When I first arrived in Ireland in 1998, 201-class locomotives numbers 206 to 209 (as they were then identified) were painted for the cross-border Belfast-Dublin Enterprisepassenger service.
It is my understanding that these four numbers were chosen for the Enterprise201s to pay historical tribute to steam locomotives of the same numbers that had worked the service in an earlier era.
In my time these were painted specifically for the re-equipped Enterprise using De Dietrich carriages (derived from the original French TGV single-level carriages)
Of the four, 206 River Liffey has been my favorite, but until relatively recently it is also one of the more elusive 201s in passenger service (in regards to my photography).
Around 2002, it suffered a fire and was out of traffic for about three years. When it returned, it spent months working freights.
Only recently, have I again found it regularly working as intended. It now wears the latest Enterprise livery, which is laterally asymmetrical and features a giant purple swoop across the side of the locomotive.
Not as rare to my lens as 202, but not as common as say 201, 205, or the seeming omnipresent 215. Today, views of 204 on the move are still pretty neat since it’s been more than eight years since it turned a wheel.
These are all Fujichrome photos, since I never photographed 204 at work using a digital camera. Maybe someday it will return to service. But even then I might take it on slide film for old time sake.
As part of my 20 years in Ireland/201 numerical retrospective, I’ll offer just a couple views of Irish Rail 203.
My memories of this engine are largely the blast a horn and the rush of air as it passed with Mark 3 carriages in tow on the Dublin-Cork line.
One instance stands out about the others though: I was showing some American friends around the island; we’d borded the Cu na Mara Mark3 international set at Heuston behind locomotive 215 destined for Galway. We got as far as Hazel Hatch, when 215 coiled up and we were sent into the loop to await a rescue loco from Inchicore.
Guess which engine was sent to bring us to Galway? (This is not a trick question).
Here’s the backstory: In the dozen or so years between 1998 and when Irish Rail withdrew and stored a portion of its relatively modern EMD-built 201-class locomotives (numbers 201-205, 210-214), I spent a lot of time wandering the system making photos.
Some locomotives were common; I must have a hundred photos of class leader 201 on the roll (featured in the first 201 Retrospective installment). And every time I turned around, I seem to find 215 leading a train.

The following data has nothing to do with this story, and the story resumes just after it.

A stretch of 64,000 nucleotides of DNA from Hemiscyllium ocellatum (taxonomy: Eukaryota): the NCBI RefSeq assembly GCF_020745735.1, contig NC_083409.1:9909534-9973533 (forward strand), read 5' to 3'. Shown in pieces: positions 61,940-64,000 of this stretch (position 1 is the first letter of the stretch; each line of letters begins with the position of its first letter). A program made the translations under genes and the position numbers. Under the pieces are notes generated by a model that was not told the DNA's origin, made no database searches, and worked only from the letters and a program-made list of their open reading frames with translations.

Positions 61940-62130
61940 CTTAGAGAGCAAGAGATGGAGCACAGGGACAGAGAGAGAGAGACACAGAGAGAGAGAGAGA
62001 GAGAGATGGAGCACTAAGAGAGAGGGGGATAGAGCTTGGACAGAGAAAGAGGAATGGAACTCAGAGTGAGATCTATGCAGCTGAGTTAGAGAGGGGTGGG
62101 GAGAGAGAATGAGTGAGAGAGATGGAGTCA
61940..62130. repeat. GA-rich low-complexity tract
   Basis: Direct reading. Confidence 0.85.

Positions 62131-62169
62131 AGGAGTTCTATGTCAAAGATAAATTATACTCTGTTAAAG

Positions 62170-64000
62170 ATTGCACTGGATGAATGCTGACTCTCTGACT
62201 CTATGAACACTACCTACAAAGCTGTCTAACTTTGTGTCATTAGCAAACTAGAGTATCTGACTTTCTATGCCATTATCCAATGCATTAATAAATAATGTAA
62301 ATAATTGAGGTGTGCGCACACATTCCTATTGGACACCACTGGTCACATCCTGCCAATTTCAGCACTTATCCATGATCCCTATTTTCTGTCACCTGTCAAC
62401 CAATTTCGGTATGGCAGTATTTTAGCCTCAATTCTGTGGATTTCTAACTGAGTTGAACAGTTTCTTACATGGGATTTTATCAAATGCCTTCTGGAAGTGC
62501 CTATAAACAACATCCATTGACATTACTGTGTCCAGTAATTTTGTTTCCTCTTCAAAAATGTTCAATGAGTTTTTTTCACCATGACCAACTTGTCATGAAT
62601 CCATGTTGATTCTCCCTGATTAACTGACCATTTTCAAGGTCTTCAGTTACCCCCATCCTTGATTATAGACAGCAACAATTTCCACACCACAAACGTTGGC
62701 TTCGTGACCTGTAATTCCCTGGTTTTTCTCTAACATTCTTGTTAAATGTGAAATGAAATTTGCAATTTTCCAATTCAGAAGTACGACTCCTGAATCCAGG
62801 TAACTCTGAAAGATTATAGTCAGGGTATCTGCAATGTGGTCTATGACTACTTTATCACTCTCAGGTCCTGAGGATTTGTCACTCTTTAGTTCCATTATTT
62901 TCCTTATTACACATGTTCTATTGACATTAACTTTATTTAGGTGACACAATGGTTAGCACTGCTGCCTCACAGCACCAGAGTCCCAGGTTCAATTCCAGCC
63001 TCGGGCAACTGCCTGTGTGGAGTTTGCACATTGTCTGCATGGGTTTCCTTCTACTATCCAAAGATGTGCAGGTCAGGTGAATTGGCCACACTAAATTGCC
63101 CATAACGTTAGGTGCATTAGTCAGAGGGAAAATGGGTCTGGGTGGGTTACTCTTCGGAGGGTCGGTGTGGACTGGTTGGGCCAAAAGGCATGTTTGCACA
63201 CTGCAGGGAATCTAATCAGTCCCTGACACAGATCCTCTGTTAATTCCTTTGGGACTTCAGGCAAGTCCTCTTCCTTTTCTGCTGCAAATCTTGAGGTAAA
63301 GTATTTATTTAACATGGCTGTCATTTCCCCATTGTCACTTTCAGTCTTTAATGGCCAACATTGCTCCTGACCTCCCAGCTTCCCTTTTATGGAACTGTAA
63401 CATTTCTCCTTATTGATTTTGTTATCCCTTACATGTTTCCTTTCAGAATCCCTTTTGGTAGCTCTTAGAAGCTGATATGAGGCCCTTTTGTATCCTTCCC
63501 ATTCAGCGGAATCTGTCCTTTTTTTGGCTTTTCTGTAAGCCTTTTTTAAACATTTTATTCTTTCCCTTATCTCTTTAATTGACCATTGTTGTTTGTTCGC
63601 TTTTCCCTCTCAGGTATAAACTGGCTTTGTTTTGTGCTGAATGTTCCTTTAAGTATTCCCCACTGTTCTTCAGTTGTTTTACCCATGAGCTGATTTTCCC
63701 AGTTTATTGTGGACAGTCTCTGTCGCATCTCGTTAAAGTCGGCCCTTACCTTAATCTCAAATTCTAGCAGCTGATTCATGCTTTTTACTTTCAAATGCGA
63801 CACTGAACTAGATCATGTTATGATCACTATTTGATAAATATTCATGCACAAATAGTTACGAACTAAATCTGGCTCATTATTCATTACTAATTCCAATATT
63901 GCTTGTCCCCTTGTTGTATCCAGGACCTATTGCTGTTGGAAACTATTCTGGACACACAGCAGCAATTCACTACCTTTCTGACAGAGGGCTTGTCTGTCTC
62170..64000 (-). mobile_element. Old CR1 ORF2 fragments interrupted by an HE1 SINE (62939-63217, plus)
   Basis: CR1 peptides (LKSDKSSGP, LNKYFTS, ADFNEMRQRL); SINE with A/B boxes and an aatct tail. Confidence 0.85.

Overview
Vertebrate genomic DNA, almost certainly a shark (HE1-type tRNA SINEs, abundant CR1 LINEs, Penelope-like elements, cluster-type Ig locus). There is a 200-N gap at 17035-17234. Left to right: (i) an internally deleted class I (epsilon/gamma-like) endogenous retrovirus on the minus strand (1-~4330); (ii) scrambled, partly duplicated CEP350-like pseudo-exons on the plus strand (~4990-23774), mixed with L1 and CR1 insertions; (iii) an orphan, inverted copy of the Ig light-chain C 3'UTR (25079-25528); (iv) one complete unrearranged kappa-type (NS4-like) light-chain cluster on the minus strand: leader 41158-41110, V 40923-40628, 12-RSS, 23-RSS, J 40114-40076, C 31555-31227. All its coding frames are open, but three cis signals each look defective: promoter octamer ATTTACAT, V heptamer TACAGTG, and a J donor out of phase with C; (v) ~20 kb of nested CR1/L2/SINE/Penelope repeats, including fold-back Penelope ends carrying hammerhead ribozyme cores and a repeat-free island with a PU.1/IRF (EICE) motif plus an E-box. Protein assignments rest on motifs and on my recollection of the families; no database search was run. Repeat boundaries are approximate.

Of the 35 201s, I found that engine 202 was by far the most elusive.
Several years ago, I scoured my files and located just 3 colour slides of 202.
A subsequent review of black & white negatives turned up another image (displayed in my October 2017 post, linked above).
I knew there must be more. Irish Rail 202 was among the 201s to receive the improved orange and black livery with bright yellow ends. I simply had to have made photos of it in that livery!
So, as I was trolling through hundreds of boxes of slides over the last few months, I kept an eye open and lo and behold! I found several more images of the elusive locomotive.
My questions are: why was 202 so elusive? Was it simply luck of the draw that I rarely saw it on the move? Was 202 hiding somewhere? Was it especially unreliable and spent most of the time at Inchicore awaiting repair?
You might wonder why I didn’t find these photos sooner. The answer has several considerations; at the time of exposure the photos didn’t make my final cut. While there’s nothing horribly wrong with these photos, there’s minor technical flaws that resulted in me discounting them.
Also, the significance of these images wasn’t evident to me at the time of exposure and so remained in the little green boxes and hadn’t been transferred to my preferred files. Lastly, I don’t organize my slides by locomotive number, so finding a specific engine photo can be challenging.
The point of this exercise is that sometimes the content of a photo becomes more interesting as time passes. The photo of a fairly ordinary locomotive at work has greater interest after that engine is withdrawn from traffic.
To mark my twenty years photographing Irish Railways, I thought it would be a neat exercise to display images of each of the 201-class General Motors diesels in numerical order. I’ll intersperse these posts with other Tracking the Light features.
Today, I’m beginning with the class leader. This engine famously arrived in Ireland in a Russian-built cargo plane.
That event was before my time in Ireland, but I made hundreds of photos of engine 201 around Ireland before it was withdrawn from traffic and stored at Inchicore.
Next in this series, I’ll feature never before published photos of Irish Rail’s very elusive 202.